Mr P Groenewald (FFP) noted that although he had proposed model 5, largely as a political compromise to stop all the arguments about who was controlling whom and who was investigating whom, the FFP preferred Model 1 because it allowed for prosecution-driven investigations. In view of that, he declared that his party would not support Model 4 as it created a distinction between prosecuting prosecutors and investigating prosecutors. Finally, he accused the ANC of “going through the parliamentary motions” simply to avoid a future constitutional challenge, knowing full well that their decision to scrap the Scorpions had already been taken.
Mr Carrim contended that even if it were true that the ruling party was going through procedures simply in order to meet the needs of the Constitution, it nevertheless showed that it was abiding by the Constitution and the rules of Parliament in the fact that those procedures were being followed. Additionally, he remarked that Model 5 was not “sellable”, and advised Mr Groenewald to withdraw this proposal from the Committee’s report.
Mr Groenewald rejected this recommendation, and maintained that he had not participated in the entire process, only to withdraw his proposal at the end.
Mr Carrim continued to engage the FFP around the usefulness of Model 5. He argued that there was no logic in creating a new ministry (as outlined in this Model) when the tendency was towards rationalising ministries.
Mr Groenewald asked why Mr Carrim had not raised all these issues in the sub-committee when the different models were being developed. He was steadfast that Mr Carrim could not convince him to withdraw the model.
African National Congress (ANC)
Mr Carrim indicated that the ANC caucus had agreed to propose the adoption of Model 4, which created a new unit under the South African Police Services (SAPS). In addition, he noted that there were aspects of Model 2 that were reconcilable with Model 4. As a result, he encouraged all the parties that supported Model 2 to engage rigorously on the features that could be incorporated into Model 4. Furthermore, he explained that the new unit would follow a multi-disciplinary approach and include participants from the South African Police Service (SAPS), the National Prosecuting Authority (NPA), the South African Revenue Service (SARS), Department of Home Affairs, the Financial Intelligence Centre and other intelligence agencies. All experts that were seconded from their various departments would be answerable to the new unit for their day-to-day activities but would still remain politically accountable to their relevant authorities. He highlighted that prosecutors would be divided into two categories, namely investigating prosecutors and prosecuting prosecutors, with both remaining answerable to the NPA.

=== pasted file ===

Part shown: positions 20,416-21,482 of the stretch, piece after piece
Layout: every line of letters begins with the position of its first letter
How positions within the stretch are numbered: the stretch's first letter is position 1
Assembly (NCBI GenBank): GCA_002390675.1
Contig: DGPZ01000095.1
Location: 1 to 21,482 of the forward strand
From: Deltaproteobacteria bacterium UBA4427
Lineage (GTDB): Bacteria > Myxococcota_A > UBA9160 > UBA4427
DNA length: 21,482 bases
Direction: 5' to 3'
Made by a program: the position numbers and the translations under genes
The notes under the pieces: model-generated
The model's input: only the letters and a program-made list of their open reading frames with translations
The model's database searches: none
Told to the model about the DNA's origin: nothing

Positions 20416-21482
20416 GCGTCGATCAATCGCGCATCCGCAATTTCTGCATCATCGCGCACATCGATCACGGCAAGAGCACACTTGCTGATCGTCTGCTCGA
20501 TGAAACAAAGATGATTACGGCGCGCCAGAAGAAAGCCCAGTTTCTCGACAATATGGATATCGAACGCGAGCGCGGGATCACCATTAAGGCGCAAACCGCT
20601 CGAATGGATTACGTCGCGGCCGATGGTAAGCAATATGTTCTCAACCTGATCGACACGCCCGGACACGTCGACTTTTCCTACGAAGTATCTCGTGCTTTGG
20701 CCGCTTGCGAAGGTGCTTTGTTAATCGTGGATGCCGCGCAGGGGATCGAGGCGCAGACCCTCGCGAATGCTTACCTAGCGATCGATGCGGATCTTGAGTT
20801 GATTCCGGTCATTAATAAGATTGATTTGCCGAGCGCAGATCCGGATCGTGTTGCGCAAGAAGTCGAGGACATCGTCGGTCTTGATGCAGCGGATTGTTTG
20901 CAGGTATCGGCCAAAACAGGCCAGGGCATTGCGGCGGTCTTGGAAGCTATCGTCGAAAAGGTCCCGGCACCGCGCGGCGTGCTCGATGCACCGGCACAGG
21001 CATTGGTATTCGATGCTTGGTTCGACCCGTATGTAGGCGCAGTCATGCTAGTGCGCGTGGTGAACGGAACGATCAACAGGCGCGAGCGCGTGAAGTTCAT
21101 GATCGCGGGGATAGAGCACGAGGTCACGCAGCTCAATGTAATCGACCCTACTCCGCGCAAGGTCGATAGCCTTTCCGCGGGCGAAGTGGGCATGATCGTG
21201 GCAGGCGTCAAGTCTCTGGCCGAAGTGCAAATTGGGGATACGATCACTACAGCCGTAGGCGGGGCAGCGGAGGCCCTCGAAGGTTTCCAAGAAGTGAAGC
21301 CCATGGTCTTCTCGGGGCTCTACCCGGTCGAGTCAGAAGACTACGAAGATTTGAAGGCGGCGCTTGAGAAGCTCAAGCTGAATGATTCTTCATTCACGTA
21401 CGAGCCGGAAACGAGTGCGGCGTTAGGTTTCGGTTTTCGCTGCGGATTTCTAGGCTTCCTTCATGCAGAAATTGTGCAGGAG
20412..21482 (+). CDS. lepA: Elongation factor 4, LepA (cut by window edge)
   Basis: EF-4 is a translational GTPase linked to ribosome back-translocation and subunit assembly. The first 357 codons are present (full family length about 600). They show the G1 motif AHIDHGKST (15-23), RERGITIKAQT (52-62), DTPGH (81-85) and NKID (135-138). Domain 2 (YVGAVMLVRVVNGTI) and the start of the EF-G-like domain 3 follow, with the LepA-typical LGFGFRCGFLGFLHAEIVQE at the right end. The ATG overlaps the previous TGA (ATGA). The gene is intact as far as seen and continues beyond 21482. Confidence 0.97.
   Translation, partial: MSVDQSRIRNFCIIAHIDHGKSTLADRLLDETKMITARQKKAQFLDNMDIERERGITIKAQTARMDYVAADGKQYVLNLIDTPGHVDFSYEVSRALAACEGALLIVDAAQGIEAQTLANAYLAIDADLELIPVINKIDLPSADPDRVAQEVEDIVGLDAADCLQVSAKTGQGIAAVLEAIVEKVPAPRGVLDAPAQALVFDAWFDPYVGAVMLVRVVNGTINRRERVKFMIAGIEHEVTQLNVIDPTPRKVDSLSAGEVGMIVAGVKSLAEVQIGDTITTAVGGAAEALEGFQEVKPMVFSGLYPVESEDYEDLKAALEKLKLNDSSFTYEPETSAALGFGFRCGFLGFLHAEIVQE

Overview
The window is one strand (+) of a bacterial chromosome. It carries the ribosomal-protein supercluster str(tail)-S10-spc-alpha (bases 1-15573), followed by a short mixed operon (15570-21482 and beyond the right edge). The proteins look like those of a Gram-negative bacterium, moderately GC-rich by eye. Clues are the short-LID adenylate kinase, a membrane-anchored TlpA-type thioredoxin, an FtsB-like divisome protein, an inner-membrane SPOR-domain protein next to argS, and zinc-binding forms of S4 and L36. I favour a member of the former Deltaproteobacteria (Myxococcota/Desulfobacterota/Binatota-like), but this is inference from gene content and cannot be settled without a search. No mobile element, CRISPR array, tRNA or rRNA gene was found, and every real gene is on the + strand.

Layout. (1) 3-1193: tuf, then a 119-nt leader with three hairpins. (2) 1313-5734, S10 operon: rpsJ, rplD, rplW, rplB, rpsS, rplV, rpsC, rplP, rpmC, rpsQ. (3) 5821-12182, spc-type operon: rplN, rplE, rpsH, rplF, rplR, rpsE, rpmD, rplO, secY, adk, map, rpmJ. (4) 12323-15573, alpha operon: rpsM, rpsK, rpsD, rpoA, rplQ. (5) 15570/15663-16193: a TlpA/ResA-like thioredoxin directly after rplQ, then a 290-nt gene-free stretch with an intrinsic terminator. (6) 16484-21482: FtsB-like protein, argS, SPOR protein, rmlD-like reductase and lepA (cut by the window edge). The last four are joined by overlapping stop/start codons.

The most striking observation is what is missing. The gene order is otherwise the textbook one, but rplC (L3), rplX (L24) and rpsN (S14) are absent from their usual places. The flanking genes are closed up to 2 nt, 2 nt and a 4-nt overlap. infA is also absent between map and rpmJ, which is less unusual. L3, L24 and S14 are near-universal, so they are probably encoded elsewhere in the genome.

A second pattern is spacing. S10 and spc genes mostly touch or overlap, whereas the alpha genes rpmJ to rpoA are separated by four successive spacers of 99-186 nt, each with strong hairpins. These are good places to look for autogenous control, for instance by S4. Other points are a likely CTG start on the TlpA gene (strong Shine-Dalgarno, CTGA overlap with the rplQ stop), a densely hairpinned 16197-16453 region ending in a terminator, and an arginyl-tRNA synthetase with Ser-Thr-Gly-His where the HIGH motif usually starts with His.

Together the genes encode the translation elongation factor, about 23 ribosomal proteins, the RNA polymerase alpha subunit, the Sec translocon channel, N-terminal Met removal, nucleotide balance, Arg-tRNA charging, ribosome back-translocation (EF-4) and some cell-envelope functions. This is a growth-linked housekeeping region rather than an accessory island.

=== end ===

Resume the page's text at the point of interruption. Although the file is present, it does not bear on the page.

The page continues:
Mr Carrim indicated that the ANC was not happy with the current format of the Bills before the Committee and described them as “weak, limp and pathetic”. He argued that they were not properly thought through, and that Model 4 was a significant improvement on the proposed unit as set out in these Bills.
Lastly, he listed the following features that would strengthen the unit:
-the retention of the Ministerial Co-ordinating Committee (MCC)
-the vital need for effective parliamentary oversight
-the establishment of comprehensive transitional provisions
-the removal of the crime intelligence function from the new unit
Mr Carrim asked the technical experts whether there were any aspects from Model 2 that could be included in Model 4.
Mr Prince Mashele, Head: Governance and Political Monitoring, Institute for Security Studies, believed that the concept of a Board should be transplanted into Model 4. He reasoned that a Board would ensure accountability and protect the unit from political interference.
Mr Carrim enquired how the Board would differ from the MCC and the Inter-Departmental Operational Coordinating Committee (OCC).
Mr Mashele explained that the Board could perform a specific role, namely to serve as an integrity assurance mechanism, to serve as a case review mechanism, and to serve as a complaints mechanism. Such functions could not be handled entirely by the MCC or by the Complaints Directorate. Lastly, he advanced that the Board would be neutral, and not deal with governance issues or operational matters.
Mr Carrim probed two additional issues. Firstly, he questioned whether it was appropriate to refer to such a structure as a Board, as opposed to a mechanism or another name. Secondly, he asked who would be responsible for appointing such a Board and how this would be done.
Mr Mashele maintained that it was suitable to refer to such a structure as a Board because of its large mandate. In addition, he proposed that such a Board should be appointed by Parliament through a similar process that was followed for the appointment of the South African Broadcasting Corporation (SABC) Board.
Mr Gary Pienaar, IDASA, suggested that such a structure should instead be referred to as a Panel.
Mr Carrim maintained that the notion of a Board sounded too lofty and specific.
Mr Carrim recalled that Mr Mashele had previously stated that such a Board could be headed by a judge.
Mr Mashele motivated that the Board should be spearheaded by a retired judge because it would deal with complex legal matters. He added that the Board should be composed of individuals that represented the various relevant sectors.
Mr J Jeffery (ANC) sought an explanation as to why the Board would be authorised to review cases.
Mr Mashele clarified that the Board would not be authorised to review ordinary cases but only high profile and sensitive cases, such as that involving the suspended National Commissioner of Police, Mr Jackie Selebi. He pointed out that the NPA already called for outside opinions when it reviewed certain cases, and that this process needed to be institutionalised. Finally, he stated that the Board would not necessarily deal with the matter itself and may appoint a subcommittee of experts to advise it.
Mr Jeffery argued that the decision around whether to prosecute or not rested with the NPA, and could not be exported to the Board. He felt that the idea of a board reviewing high profile cases could result in accusations of political interference.